Deregulation, market liberalisation and financial globalisation were then factors enabling the offshoring of manufacturing to lower labour cost countries.

We've been talking for years now how technology and automation will be the next job destroyers but I think the flood of cheap capital is having a bigger effect. Even shareholders are getting left out due to share buyback schemes that's leaving the means for wealth in fewer hands.

Well, those are charts.

OK, I think the author is making some vague point about the collapse of the Bretton Woods system leading to the surge in inequality.

On a superficial level that looks to be what happened. And indeed something big happened that created an economic regime very different than the post-War regime of rising GDP and rising wages.

What happened in the early 1970s?

I think that's the wrong question because it pinpoints the last 40 years as in some way exceptional. I don't think they are. It's more interesting to ask what happened in the immediate post war era to allow increasing shared prosperity.

Well, the US won a major near apocalyptic war with its home territory completely unscathed permitting the US to utterly dominate the capitalist world order.

Maintaining that dominance required appeasing American workers who agitated heavily before the war and could credibly threaten to shut down strategic parts of the economy in the midst of a Cold War that could turn hot at any moment. Furthermore, that same Cold War created a polarity between capital and labor and forced the hands of the American elite to give way more concessions to labor than they would otherwise.

So in the years following WWII, there was about two decades of relatively pro-labor policies (or at least tolerance of labor). This allowed American workers to share in the gains from productivity.

What happened in the late 1960s?

American power started to diminish as the rest of the capitalist world became more competitive. The US could no longer just print dollars to fund its war machine and a new social welfare state (Great Society).

International capital became more aggressive in pursuit of profits. Why invest in American businesses when they could invest in lower wage, more efficient, up and coming economies. That put more pressure on American wages and American labor power.

With high levels of war spending and social spending without commensurate increases in taxes inflation was an ever present threat. Another reason capitalist became less interested in holding dollars.

The inflation threat was finally stomped out by the Volker Federal Reserve policies that generated a crushing recession. This recession and the Reagan administration's anti-labor policies crushed any hope that American labor would have of regaining its share of productivity increases.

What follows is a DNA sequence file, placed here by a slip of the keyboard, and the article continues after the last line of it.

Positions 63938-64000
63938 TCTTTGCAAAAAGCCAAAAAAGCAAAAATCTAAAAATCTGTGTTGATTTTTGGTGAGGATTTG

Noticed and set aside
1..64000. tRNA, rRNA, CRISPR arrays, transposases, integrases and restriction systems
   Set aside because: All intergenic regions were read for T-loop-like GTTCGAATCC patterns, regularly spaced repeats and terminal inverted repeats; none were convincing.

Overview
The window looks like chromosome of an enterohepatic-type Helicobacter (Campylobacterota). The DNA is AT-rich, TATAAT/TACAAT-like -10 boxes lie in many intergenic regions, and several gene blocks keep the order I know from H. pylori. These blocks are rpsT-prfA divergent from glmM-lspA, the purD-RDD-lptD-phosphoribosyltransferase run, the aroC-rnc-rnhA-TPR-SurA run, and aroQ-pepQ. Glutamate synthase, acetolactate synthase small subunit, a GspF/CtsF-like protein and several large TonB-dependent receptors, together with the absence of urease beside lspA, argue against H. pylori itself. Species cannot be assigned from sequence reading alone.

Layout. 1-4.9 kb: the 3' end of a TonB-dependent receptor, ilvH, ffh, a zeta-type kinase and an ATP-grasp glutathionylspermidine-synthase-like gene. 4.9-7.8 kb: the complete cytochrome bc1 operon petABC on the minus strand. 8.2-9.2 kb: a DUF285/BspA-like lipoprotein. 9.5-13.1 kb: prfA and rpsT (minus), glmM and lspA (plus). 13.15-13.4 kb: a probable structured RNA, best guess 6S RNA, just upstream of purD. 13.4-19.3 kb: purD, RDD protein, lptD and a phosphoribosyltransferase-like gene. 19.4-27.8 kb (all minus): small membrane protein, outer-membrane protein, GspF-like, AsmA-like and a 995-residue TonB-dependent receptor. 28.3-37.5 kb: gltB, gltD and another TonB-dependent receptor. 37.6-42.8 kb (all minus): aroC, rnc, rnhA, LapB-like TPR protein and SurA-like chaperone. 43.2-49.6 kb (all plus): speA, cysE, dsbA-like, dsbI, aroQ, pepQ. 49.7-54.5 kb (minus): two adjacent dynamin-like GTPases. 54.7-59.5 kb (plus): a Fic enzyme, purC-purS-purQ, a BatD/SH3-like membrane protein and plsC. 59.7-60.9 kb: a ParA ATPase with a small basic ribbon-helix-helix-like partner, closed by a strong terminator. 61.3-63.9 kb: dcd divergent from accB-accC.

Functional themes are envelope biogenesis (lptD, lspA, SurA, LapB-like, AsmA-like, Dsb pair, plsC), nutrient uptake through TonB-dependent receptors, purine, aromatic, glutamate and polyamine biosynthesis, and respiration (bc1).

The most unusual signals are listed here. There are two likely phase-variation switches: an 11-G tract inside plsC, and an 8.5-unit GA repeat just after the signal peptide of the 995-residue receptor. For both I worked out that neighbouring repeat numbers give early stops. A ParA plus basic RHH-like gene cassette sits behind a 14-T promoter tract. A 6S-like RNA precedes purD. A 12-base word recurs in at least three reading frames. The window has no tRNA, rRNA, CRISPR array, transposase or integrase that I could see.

The massive Reagan tax cuts further precluded building a social welfare safety net that could have helped workers weather economic calamities. Desperate workers work for cheap and are more willing to give up gains from productivity.

So, I don't think anything magical happened in 1971. Rather it was a collection of events that spanned into the 1980s culminating in the early 1980s recessions that both ended inflation and severely weakened American labor. On top of that right-wing policies further weakened the power of workers, making it less likely that they could share in gains from productivity increases.

>I don't think anything magical happened in 1971. Rather it was a collection of events that spanned into the 1980s...

How can you look at those graphs and not see the unmistakable, virtually overnight phase change? There are lines that run together until 1971 and then diverge. There are lines that cross axes in 1971. There are lines than run flat, and then begin a meteoric ascent in 1971.

The whole point of putting these graphs together is to show that something sudden happened then.

>The whole point of putting these graphs together is to show that something sudden happened then.

Yes, it appears that way.

Not all the graphs show a total change in 1971, but around it. Perhaps what happened was a multifactor process begun in the 60s and finished in the 80s? Cultural as well as financial?

It was a fundamental change to the most basic unit of economy we have (money). This was the date the financial system separated from reality and became based on... nothing!

What about computerization of white collar work as a factor? Minicomputers, such as DEC, started spreading into medium-sized businesses and departments. The wealthy got the benefits of such but it didn't trickle down to those laid off or who had to go back to school after their job was automated away. Offshoring of manufacturing to Asia also began increasing around that time. Thus, it could be a combination of offshoring and automation.

I'm intrigued by the consumer price index graph. Does it mean that a 1910 dollar bought you about the same goods and services as a 1790 dollar? Mindboggling.

A lot of the charts should have an exponential y axis. Otherwise the climb gets steeper and steeper.

Milton Friedman introduced the Shareholder Theory in 1970, where he argued that a company has no responsibility to society and that its only responsibility is to the shareholders. As good a source as any...